“It grew a very heavy growth of bacteria called E. coli,” she says.

“At the very severe end of E. coli, there’s a particular strain of E. coli that can cause kidney failure and death and that was growing in your microwave.

Terrified by the revelation the lads are quick to sign up to an eight week exercise programme and lifestyle overhaul.  But can they ditch their beer-swilling and chip-ingesting ways?

Doctor in the House episode 5 airs Monday 10th November at 9pm on TV3.

‘Breaches completely avoidable’ 15 food businesses closed in Ireland last month

Eight restaurants across the country were hit by closure orders by Ireland’s food safety watchdog last month.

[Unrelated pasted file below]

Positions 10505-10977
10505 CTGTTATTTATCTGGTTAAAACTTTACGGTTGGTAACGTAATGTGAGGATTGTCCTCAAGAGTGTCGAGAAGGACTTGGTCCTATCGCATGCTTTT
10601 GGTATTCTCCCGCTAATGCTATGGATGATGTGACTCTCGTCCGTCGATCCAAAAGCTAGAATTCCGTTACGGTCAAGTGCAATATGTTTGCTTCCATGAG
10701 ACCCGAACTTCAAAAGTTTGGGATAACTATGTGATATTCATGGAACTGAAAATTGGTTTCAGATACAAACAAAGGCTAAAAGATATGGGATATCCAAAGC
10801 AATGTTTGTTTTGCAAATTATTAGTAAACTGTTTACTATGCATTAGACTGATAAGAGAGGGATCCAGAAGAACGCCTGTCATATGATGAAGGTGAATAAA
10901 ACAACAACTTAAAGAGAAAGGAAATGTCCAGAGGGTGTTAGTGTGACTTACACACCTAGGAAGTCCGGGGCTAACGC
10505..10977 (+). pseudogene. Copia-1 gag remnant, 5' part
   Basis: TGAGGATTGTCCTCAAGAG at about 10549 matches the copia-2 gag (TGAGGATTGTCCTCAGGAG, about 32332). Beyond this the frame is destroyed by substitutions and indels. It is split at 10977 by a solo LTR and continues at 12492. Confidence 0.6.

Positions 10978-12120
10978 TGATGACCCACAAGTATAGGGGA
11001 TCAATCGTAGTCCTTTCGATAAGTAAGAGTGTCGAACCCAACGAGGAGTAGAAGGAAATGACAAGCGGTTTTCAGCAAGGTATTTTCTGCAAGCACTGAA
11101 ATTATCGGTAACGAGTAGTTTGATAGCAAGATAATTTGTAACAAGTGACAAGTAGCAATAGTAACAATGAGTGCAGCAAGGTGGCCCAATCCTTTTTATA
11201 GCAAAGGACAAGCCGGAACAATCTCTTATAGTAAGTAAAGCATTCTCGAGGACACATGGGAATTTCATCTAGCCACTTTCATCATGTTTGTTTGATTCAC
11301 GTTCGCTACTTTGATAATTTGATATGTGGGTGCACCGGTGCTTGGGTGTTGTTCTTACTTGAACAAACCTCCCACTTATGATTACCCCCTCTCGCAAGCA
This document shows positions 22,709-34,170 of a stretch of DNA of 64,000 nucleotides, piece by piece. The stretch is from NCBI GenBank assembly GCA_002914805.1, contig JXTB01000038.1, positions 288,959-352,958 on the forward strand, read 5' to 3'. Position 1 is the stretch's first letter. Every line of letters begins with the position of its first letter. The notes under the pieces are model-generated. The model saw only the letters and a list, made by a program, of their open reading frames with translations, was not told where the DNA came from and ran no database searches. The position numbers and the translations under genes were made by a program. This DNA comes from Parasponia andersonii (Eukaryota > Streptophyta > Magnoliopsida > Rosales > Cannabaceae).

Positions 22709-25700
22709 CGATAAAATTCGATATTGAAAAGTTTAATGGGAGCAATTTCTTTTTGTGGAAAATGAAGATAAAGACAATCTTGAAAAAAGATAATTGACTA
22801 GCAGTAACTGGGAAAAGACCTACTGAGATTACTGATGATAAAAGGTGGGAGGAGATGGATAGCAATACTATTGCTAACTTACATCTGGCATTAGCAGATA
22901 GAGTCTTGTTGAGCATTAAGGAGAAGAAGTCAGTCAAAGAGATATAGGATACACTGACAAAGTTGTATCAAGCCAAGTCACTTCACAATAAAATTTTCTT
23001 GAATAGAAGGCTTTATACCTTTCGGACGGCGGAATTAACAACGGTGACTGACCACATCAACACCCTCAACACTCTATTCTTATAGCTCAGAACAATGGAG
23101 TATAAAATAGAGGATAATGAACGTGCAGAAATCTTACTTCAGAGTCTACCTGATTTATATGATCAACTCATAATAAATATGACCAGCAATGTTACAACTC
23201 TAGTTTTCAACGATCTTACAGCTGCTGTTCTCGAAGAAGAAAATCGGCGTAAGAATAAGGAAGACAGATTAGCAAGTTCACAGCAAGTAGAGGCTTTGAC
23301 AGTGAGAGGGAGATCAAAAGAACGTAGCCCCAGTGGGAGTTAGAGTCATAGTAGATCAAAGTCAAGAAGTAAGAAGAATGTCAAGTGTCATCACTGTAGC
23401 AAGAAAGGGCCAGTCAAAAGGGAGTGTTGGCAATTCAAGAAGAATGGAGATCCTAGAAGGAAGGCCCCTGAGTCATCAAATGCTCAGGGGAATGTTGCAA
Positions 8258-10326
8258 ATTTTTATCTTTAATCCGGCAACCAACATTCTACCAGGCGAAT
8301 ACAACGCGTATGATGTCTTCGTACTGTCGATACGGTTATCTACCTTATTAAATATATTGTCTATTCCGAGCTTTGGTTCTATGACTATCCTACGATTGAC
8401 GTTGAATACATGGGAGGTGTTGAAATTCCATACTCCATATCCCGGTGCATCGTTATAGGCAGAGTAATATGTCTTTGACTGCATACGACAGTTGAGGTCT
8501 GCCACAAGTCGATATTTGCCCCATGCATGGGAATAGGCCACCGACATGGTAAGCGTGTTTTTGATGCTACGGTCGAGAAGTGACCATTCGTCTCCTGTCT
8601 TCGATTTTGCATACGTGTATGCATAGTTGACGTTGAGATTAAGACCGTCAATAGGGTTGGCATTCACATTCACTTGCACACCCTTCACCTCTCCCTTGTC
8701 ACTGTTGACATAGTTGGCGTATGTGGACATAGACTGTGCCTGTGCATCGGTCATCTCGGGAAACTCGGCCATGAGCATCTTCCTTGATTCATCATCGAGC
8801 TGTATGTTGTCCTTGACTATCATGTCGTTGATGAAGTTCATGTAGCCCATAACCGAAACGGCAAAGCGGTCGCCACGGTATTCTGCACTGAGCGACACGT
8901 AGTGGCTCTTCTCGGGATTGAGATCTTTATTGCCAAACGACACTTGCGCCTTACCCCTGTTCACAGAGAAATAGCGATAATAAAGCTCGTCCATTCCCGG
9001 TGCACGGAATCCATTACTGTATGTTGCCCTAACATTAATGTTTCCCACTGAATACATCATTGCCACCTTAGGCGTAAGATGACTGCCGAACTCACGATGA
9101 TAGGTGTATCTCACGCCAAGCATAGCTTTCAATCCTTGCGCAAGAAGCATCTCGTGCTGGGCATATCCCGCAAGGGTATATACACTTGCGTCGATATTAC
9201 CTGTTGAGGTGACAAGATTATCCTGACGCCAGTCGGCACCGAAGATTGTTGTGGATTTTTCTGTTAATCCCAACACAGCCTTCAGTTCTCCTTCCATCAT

fsaiThe Food Safety Authority of Ireland (FSAI) issued the orders to nine food businesses in Dublin and one each in Cork, Kerry, Waterford, Tipperary, Wexford and Roscommon.

Commenting on the high level of orders served in October, Professor Alan Reilly of the FSAI, warns that the legal onus is on food businesses to act responsibly and ensure that the food they serve and sell is safe to eat.

“While most food businesses follow high standards and are compliant with food safety legislation, we continue to encounter cases where consumers’ health is jeopardised through a failure to comply with food safety and hygiene requirements. These breaches are completely avoidable when food businesses have proper food safety management systems in place.”

This is the song that never ends: Regulations for sale of raw milk being considered in Ireland (paid for by taxpayers)